As Civil Service Health and Well-being Champion, I am only too aware of the risks we face in taking our back health for granted. Back pain can be debilitating and distressing, and our latest figures show that 13% of short-term and 17% of long-term absence in the Civil Service is caused by musculoskeletal conditions.
BackCare is the national charity that promoted the recent BackCare Awareness Week. It is working hard to reduce the burden of back pain by providing information, advice and scientific research. This year there is a particular focus on carers. Many civil servants provide care outside their working days and the resulting physical and emotional stresses can cause back pain. To help, my own department (the Government Legal Department) has a dedicated carers’ network.
We don’t have to undertake physically demanding tasks to experience back pain. In fact, working in offices and living sedentary lives carry their own risks. We all need to think about how we can minimise these. These are some of the things we can do:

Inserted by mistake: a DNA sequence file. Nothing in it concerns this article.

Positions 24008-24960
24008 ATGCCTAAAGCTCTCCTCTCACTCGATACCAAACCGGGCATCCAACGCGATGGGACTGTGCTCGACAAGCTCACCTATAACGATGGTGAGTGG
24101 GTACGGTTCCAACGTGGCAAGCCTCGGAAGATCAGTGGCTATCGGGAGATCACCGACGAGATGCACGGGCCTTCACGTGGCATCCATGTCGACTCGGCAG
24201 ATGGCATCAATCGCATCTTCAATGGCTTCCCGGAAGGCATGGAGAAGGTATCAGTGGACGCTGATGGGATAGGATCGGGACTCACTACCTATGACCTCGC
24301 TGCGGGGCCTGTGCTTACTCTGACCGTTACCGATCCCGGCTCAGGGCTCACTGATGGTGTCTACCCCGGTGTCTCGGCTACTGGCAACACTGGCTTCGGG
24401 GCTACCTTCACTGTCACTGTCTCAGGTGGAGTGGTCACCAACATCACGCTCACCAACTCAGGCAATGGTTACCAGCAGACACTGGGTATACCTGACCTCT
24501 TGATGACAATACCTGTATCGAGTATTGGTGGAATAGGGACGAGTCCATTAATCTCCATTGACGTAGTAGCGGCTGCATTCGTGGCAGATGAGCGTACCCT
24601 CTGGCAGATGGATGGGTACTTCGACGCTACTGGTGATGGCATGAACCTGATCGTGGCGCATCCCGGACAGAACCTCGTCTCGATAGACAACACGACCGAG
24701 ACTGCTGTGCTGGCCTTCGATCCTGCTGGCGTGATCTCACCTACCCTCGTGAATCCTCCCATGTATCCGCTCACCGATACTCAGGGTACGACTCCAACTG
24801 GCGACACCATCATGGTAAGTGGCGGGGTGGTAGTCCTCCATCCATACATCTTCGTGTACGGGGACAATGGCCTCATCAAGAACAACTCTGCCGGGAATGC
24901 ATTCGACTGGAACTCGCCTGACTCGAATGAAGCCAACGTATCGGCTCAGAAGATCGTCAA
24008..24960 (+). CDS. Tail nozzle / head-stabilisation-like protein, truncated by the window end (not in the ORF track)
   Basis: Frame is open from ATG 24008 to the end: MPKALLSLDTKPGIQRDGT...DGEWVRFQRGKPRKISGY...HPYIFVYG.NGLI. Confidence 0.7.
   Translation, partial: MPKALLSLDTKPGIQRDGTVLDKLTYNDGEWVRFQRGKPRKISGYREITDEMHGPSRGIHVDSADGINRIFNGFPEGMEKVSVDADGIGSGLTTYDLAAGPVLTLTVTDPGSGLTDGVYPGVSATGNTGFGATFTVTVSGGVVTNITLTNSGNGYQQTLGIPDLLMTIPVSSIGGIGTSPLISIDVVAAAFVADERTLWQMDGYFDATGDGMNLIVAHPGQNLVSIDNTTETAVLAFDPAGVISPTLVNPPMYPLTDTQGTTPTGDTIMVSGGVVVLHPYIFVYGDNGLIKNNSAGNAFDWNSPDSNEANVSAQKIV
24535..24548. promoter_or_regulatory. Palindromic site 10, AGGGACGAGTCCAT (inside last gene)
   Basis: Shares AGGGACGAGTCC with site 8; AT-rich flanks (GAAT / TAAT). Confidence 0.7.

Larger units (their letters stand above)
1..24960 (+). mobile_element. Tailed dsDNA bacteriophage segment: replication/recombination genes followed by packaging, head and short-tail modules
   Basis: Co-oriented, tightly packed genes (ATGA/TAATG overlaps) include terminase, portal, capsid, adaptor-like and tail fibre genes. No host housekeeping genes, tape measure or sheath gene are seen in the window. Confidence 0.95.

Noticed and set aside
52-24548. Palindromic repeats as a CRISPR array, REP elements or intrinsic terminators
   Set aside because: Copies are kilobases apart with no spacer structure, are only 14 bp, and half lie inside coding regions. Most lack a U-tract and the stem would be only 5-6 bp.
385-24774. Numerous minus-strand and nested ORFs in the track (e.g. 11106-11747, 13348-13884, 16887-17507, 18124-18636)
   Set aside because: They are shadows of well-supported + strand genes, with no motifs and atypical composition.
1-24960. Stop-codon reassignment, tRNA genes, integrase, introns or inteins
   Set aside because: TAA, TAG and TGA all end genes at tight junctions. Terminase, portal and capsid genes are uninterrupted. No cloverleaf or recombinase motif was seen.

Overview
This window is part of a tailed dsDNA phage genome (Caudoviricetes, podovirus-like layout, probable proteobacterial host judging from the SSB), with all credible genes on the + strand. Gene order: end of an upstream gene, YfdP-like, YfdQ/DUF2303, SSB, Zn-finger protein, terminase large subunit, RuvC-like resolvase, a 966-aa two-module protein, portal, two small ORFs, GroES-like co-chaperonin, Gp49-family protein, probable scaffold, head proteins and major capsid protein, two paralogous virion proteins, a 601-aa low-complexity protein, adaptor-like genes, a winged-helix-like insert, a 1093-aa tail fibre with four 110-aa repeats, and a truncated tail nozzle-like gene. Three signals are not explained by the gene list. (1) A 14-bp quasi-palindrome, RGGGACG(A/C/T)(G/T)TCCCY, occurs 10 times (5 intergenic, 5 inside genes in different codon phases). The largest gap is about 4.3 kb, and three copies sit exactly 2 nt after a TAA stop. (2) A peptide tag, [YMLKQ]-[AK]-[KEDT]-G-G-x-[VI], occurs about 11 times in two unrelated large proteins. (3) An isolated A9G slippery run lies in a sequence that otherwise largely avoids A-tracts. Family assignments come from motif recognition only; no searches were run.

- take short breaks from our desks - our Chief People Officer, Rupert McNeil, offered some ideas for this in his July blog
- maintain a good posture - have you completed a display screen assessment and acted on its results?
- carry loads in a comfortable rucksack, using both straps, and avoiding sling bags; this is particularly important for those of us regularly carrying laptops and papers
- lift heavy objects properly, whether at work or at home, to minimise strain on your back
- learn relaxation techniques - back pain can be caused or exacerbated by stress; looking into mindfulness or increasing your physical activity level could help; a short, practical guide to mindfulness is now available from Civil Service Learning.
Many of these actions can help with overall physical and mental health as well as reducing the risk of experiencing back pain. Where problems do arise, don’t forget to investigate the support available through your department.
Let’s all make sure, as BackCare Awareness Week reminded us, that we think about our backs and whether we need to make changes, inside and outside work, to ensure their health both now and for the future.